Cecilia M.

St. John's, Newfoundland and Labrador

Avalon Regional Heritage Fair

High Fashion in the High North

This project explores how Inuit people cope with their environment by looking specifically at clothing. I focus on the Amauti and show how its function and beauty challenge stereotypes of Inuit and Northern life.



What was the most interesting thing you learned about your topic?

The most interesting thing that I learned was about the different types of Inuit people who live in different parts of the North. I learned that some of these differences had to do with how the Europeans came to some of the groups before other groups, which influenced and changed language and culture. This shows me how Europeans had a huge influence on the Inuit and makes me wonder about how their culture might have been, what their styles of life might have been, if they hadn't been in contact with Europeans.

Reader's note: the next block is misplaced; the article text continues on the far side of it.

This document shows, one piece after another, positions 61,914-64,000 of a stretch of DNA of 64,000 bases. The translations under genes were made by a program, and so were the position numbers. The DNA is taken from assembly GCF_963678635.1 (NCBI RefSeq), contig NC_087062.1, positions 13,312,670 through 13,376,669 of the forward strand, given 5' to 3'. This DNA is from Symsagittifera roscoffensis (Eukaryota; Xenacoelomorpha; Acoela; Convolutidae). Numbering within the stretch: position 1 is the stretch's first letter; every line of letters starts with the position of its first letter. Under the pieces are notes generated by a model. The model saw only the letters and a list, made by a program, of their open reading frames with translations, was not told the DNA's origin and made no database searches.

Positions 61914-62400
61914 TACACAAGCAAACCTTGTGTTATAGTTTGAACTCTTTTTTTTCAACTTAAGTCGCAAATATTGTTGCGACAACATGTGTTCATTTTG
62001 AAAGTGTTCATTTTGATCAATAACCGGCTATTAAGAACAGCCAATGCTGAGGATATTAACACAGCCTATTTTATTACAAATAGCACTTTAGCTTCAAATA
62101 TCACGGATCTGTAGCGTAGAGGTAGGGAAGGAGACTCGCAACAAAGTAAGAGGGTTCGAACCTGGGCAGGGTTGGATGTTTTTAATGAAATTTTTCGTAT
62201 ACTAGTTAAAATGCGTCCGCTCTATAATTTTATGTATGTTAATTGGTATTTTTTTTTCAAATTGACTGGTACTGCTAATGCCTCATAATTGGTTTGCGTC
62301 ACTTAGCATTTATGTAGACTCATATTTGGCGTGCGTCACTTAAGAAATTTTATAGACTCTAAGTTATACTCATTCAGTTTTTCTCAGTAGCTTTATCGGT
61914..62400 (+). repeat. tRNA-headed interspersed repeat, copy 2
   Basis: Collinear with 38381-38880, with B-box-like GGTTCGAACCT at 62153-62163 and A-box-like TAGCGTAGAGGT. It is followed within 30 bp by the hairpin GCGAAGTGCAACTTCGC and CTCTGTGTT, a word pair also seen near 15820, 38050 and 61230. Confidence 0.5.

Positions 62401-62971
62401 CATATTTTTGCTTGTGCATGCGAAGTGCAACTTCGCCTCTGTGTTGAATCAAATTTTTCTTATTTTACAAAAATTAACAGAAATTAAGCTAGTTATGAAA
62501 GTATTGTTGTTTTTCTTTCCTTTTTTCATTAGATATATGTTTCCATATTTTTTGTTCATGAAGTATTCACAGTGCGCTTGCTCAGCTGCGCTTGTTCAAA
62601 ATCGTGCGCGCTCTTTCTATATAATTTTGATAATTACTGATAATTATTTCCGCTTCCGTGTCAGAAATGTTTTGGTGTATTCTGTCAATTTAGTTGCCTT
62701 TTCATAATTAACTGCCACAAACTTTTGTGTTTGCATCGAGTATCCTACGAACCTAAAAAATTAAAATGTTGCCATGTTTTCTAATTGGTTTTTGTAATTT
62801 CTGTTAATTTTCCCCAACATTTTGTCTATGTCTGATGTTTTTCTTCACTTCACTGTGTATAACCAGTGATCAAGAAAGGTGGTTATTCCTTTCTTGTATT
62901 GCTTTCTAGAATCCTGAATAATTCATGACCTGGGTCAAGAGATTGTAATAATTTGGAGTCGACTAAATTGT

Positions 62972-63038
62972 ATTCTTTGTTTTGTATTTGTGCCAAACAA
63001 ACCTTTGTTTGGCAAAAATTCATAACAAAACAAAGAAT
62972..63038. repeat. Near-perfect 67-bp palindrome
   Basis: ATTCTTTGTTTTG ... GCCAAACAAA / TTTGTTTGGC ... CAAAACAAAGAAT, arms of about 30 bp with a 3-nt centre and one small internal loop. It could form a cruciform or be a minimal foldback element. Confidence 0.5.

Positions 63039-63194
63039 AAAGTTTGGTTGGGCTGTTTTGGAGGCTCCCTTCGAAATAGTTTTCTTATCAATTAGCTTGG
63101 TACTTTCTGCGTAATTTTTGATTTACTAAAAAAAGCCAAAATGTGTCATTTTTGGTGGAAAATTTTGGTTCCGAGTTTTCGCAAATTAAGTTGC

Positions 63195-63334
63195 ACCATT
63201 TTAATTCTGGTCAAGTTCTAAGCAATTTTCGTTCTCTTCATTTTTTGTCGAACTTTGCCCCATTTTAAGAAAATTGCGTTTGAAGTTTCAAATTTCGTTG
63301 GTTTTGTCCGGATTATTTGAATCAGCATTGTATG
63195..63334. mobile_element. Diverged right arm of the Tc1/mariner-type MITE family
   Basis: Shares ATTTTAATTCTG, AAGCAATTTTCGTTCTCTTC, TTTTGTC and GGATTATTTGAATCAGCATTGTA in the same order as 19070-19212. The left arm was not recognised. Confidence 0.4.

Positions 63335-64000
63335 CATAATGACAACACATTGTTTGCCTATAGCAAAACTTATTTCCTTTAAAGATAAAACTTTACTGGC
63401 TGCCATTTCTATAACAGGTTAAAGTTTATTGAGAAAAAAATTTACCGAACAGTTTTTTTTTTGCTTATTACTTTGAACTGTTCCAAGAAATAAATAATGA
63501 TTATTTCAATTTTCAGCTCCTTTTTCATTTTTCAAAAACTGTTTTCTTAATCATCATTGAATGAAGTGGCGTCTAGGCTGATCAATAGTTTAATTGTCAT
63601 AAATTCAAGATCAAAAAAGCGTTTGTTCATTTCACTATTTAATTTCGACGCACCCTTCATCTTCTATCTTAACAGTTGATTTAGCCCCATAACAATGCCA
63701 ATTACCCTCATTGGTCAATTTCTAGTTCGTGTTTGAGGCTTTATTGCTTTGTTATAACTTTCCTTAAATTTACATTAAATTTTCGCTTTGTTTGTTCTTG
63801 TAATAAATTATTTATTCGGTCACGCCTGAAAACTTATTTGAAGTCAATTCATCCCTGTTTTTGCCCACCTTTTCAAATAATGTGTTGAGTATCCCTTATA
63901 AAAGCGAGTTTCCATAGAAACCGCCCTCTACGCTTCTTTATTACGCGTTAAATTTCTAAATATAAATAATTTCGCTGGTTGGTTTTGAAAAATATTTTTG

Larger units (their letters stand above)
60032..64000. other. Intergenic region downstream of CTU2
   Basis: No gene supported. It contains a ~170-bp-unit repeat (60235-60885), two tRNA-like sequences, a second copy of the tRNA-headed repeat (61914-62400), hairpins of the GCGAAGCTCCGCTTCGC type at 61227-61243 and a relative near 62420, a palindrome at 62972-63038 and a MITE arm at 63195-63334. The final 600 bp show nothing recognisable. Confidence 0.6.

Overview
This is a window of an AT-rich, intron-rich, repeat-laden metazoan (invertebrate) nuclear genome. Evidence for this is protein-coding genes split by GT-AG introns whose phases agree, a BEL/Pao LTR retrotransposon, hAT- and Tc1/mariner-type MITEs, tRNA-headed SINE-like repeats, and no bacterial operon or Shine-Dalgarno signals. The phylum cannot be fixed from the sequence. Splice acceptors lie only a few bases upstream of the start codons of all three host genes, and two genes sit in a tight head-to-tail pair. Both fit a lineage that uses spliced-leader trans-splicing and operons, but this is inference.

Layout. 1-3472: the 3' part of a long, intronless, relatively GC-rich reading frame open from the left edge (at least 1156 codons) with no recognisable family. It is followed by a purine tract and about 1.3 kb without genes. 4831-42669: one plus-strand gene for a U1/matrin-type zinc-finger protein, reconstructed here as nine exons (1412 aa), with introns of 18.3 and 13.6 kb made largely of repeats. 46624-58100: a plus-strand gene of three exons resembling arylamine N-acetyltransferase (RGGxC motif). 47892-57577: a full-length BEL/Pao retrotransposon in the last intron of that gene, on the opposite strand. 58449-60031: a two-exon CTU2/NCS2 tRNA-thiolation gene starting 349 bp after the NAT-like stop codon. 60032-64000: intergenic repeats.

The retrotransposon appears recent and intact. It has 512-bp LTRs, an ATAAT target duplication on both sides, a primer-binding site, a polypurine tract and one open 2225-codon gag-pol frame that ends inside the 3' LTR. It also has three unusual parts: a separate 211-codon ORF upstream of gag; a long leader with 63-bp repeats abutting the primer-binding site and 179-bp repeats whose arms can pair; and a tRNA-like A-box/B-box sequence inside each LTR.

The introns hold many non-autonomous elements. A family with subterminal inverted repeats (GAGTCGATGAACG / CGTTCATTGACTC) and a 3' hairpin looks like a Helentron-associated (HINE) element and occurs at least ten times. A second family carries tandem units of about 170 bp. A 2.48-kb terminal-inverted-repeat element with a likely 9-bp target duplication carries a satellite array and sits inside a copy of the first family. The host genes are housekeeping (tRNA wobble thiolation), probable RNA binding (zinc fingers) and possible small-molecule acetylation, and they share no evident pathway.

What important lessons have you learned that you want to share with other Canadians?

I would want to share the lesson that while many people think that Inuit culture is underdeveloped or hard because it is in the North, it is not. Just because they don't have the latest "things," they still have a deep culture with many particular ways of doing things that we need to be open minded to understand. This project shows how through artwork and the emotion put into clothing the real culture of life in the North, while it can be hard, is beautiful.

How would you compare your life today to the lives of those studied in your project?

Me and a lot of the people I know don't have the same physical strengths and determination as Inuit people in the North. We can go get our food at supermarkets, while they have to hunt and put in real effort to make sure they survive. They also have different ways to entertain themselves. For us, we use a lot of technology, ipads and things, whereas they use traditional games, like spear-the-caribou, to help them develop the skills they need to hunt